In preparation for the Sailing Masters Ball this May, I've been working on a striped cotton voile 1812-1814 gown.
|Illustration from Janet Arnold's Patterns of Fashion|
I am not as familiar with the construction of this era as I am with others, so I have been taking it very slow. The next step is the one that terrifies me the most: Attaching the gathered "bib" front. The part I have already constructed will serve as a support, and a stay.
I was having real trouble visualizing how exactly it all goes together, so SG directed me to a great diagram she found from from the Etsy site of HerOdyssey. I found them to be extremely helpful.
From Her Odyssey on Etsy
The fabric, acquired as Osgood Textile in West Springfield, MA, was VERY sheer. I backed it with plain white cotton muslin, and basted the layers together. It's a lovely cream and pale tan stripe that works better for my complexion than stark white. It gathered up rather easily across the narrow back piece. I am still amazed at how tiny the pattern pieces looked.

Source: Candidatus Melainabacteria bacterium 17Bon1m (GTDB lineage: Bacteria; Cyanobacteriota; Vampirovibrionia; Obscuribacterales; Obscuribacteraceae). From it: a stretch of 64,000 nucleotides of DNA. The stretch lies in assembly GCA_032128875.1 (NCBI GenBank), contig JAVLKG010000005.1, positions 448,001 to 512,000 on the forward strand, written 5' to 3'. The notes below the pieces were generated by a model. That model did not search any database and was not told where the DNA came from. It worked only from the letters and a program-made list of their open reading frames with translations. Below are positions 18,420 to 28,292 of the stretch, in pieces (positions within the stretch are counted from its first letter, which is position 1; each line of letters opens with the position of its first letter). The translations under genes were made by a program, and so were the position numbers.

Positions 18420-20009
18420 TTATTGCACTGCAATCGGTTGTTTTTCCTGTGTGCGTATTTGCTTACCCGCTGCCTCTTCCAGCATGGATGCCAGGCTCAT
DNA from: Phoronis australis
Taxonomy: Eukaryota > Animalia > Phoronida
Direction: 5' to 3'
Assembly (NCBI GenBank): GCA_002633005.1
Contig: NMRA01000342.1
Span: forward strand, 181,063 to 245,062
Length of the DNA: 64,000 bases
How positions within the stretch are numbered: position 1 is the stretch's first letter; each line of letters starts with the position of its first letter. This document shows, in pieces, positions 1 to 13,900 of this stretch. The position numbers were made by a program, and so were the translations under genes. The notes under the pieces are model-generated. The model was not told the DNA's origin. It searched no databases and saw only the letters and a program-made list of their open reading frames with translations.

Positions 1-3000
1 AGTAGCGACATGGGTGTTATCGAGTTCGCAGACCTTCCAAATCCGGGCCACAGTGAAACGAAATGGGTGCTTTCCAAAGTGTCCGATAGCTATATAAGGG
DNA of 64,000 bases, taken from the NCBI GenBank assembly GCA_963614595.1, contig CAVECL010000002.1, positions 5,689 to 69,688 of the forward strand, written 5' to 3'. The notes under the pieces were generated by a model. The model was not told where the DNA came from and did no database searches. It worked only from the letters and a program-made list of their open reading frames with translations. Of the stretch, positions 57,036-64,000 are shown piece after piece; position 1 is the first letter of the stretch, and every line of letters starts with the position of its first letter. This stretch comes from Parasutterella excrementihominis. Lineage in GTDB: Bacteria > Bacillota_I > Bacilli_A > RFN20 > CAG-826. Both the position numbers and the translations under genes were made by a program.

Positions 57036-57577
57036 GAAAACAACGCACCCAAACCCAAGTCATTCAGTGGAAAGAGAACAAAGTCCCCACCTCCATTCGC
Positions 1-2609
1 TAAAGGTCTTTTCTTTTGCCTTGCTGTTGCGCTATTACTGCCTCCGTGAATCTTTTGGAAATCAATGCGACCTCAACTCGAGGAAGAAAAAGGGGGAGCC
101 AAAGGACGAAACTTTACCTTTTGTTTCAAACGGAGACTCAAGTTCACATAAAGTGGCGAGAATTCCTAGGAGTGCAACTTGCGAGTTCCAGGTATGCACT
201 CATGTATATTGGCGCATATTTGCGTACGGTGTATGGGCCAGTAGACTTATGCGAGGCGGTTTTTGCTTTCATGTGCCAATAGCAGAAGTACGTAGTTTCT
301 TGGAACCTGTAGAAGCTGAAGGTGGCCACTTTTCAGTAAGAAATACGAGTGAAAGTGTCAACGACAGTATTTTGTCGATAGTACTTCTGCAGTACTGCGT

The skirt: Constructed of three trapezoids, and one rectangle gathered across the narrow center back.
I decided that I needed a spring green silk taffeta bonnet to go with this ensemble, and to dress it up a bit. I used a pattern that is more suited to the 1770s-1790s, but it's not too far off, and is much more likely to see use for Revolutionary War era events.
I had fun making the bows and the puffings. I think it needs some more saturated spring green embellishments, though.
My deadline is the Regency picnic, and the ball May 10, 2014. I have a show the same weekend. Let's do this.